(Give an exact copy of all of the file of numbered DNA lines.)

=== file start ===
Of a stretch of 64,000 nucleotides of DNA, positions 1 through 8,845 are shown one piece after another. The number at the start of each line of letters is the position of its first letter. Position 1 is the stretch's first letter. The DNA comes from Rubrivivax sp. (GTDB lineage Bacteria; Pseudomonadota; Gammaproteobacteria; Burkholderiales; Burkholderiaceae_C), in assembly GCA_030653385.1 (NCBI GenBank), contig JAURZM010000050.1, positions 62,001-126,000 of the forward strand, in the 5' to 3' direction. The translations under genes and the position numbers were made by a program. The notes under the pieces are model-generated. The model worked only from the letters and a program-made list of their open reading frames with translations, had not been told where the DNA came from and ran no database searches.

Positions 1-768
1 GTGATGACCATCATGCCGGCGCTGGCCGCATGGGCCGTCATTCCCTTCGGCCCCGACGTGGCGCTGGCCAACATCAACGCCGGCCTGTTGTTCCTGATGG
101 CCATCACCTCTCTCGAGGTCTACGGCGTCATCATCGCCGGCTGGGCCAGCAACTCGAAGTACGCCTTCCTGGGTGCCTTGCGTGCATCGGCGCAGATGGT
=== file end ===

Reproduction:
Of a stretch of 64,000 nucleotides of DNA, positions 1 through 8,845 are shown one piece after another. The number at the start of each line of letters is the position of its first letter. Position 1 is the stretch's first letter. The DNA comes from Rubrivivax sp. (GTDB lineage Bacteria; Pseudomonadota; Gammaproteobacteria; Burkholderiales; Burkholderiaceae_C), in assembly GCA_030653385.1 (NCBI GenBank), contig JAURZM010000050.1, positions 62,001-126,000 of the forward strand, in the 5' to 3' direction. The translations under genes and the position numbers were made by a program. The notes under the pieces are model-generated. The model worked only from the letters and a program-made list of their open reading frames with translations, had not been told where the DNA came from and ran no database searches.

Positions 1-768
1 GTGATGACCATCATGCCGGCGCTGGCCGCATGGGCCGTCATTCCCTTCGGCCCCGACGTGGCGCTGGCCAACATCAACGCCGGCCTGTTGTTCCTGATGG
101 CCATCACCTCTCTCGAGGTCTACGGCGTCATCATCGCCGGCTGGGCCAGCAACTCGAAGTACGCCTTCCTGGGTGCCTTGCGTGCATCGGCGCAGATGGT